Influence of Nitrogen and Vapour Phase Soldering on the Formation of Tombstone Effect_Fitech Solder Paste
Influence of Nitrogen and Vapour Phase Soldering on the Formation of Tombstone Effect
In the surface assembly process of electronic products, especially in the high-volume reflow soldering process, the tombstone effect of passive chip components to the PCBA assembly soldering adds a lot of trouble. With the SMC / CMD micro-miniaturisation, reflow soldering of these chip components will appear "upright", this phenomenon is also known as the "Manhattan" effect.
Figure 1. Tombstone phenomenon
This phenomenon occurs mainly in small chip components, they are soldered on the opposite poles of the surface mount pads, in the soldering process, the components stand up vertically, as shown in the figure. Sometimes it is partially upright, and sometimes the component is completely upright on a pad, like a tombstone in a cemetery.
With the miniaturisation and lightweighting of chip components and the application of high-temperature lead-free solders, the effect of "tombstone" defects has become more significant. Tombstoning effects tend to occur in gas-phase reflow and nitrogen reflow systems, and even when using new batches of components and PCBs.
One of the causes of the "tombstone" effect is the difference in the initial wetting force of the solder on the two ends of the passive component, which results from the difference in the wetting force of the surfaces of the two solder ends and the surface tension of the solder. If one solder end is reflowed and wetted more quickly than the other, the forces acting on that end to form a solder joint may cause the other solder end of the component to lift, creating the tombstone phenomenon.
The wetting mechanism consists of three important parameters: initial wetting time, wetting force and complete wetting time. Complete wetting occurs when the maximum force is applied to the solder joint and the component, so the difference in complete wetting time is directly related to the generation of tombstone defects.
The effect of nitrogen and gas phase soldering on tombstone effects is significant. During reflow welding, nitrogen prevents surface re-oxidation and accelerates the onset of initial wetting; the rate of temperature rise in gas phase welding should be controlled, and like the nitrogen environment, the gas phase of gas phase welding prevents surface re-oxidation. Under both process conditions, the component to be welded has a much reduced oxidation of the metallised surface as it enters the reflow zone, allowing faster wetting. If the reflow soldering temperature rises too quickly at this point, or if the direction, speed and temperature of the airflow are not uniform, then the SMD component is more likely to be pulled up, creating a tombstone effect.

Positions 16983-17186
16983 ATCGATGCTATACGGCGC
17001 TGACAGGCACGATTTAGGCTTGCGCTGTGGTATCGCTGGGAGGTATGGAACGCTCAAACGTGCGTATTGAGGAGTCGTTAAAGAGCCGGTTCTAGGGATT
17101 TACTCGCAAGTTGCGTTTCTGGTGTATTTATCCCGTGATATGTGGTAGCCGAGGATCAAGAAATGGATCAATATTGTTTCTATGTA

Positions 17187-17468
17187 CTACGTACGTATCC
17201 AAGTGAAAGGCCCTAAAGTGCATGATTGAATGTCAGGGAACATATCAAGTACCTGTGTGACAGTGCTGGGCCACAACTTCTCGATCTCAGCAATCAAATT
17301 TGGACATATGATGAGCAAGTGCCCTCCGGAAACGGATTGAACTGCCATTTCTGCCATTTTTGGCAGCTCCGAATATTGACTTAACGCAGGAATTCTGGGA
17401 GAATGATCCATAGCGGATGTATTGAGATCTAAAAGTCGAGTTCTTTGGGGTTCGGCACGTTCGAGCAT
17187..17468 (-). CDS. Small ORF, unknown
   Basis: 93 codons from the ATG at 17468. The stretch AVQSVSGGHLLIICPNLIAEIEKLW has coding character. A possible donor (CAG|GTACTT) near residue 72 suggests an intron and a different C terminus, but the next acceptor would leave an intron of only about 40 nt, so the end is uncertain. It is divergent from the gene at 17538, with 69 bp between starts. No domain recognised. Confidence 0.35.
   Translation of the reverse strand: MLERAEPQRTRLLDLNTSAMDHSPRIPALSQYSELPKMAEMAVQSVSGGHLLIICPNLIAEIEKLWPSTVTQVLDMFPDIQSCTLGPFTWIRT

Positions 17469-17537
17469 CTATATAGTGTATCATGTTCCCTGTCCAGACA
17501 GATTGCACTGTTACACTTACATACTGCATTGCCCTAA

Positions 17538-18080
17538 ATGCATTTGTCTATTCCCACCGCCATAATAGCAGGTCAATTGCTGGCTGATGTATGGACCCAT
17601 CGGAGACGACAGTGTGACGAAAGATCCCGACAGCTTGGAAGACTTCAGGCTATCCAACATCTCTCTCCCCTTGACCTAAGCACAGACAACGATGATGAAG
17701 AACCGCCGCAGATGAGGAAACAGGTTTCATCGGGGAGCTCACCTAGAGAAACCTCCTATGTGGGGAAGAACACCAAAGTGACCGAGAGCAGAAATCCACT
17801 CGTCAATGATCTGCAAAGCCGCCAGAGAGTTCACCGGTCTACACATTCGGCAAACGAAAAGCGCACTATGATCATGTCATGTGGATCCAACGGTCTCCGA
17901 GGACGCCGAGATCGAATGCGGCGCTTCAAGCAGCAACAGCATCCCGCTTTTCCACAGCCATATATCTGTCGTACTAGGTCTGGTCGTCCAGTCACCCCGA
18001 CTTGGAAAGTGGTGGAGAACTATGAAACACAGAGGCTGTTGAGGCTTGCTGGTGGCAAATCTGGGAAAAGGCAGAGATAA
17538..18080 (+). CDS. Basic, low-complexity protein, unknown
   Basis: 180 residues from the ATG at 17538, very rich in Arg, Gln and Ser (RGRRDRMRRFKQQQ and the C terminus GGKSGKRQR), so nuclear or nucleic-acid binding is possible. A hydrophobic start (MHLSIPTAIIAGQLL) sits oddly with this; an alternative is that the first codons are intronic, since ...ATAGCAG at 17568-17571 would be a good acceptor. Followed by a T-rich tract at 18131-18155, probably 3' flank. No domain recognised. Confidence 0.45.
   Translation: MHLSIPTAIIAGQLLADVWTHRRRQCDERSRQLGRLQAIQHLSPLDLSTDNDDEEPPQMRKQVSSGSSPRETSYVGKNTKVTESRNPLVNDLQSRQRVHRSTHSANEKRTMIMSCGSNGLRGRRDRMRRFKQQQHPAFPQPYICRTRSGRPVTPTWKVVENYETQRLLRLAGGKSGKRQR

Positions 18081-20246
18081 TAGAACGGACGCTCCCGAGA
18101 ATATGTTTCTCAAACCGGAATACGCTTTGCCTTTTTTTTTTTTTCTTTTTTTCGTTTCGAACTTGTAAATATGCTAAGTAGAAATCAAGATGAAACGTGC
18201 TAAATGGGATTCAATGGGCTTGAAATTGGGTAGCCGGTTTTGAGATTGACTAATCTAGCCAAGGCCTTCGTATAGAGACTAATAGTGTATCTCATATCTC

The faster initial wetting does not provide enough time to reduce the ΔTS, and the additional delay in the initial wetting time to reduce the ΔTS is exactly what is necessary to reduce the occurrence of tombstone defects. Therefore, while we see the obvious benefits of nitrogen and gas phase welding, we need to take extra precautions to minimise the occurrence of tombstoning.
1. Adjust the reflow temperature curve, increase the preheating temperature and preheating time to reduce the temperature difference between the two ends of the component;
2. The use of nitrogen protection reflow soldering, to control the amount of residual oxygen in the nitrogen environment, preferably 500ppm;
3. Under the premise of ensuring the strength of the solder joint, the pad size should be as small as possible, because after the pad size is reduced, the amount of solder paste applied is reduced accordingly, and the surface tension of the solder paste melting is also reduced. The heat capacity of the entire pad is reduced, the probability of melting solder paste on both pads at the same time greatly increased.
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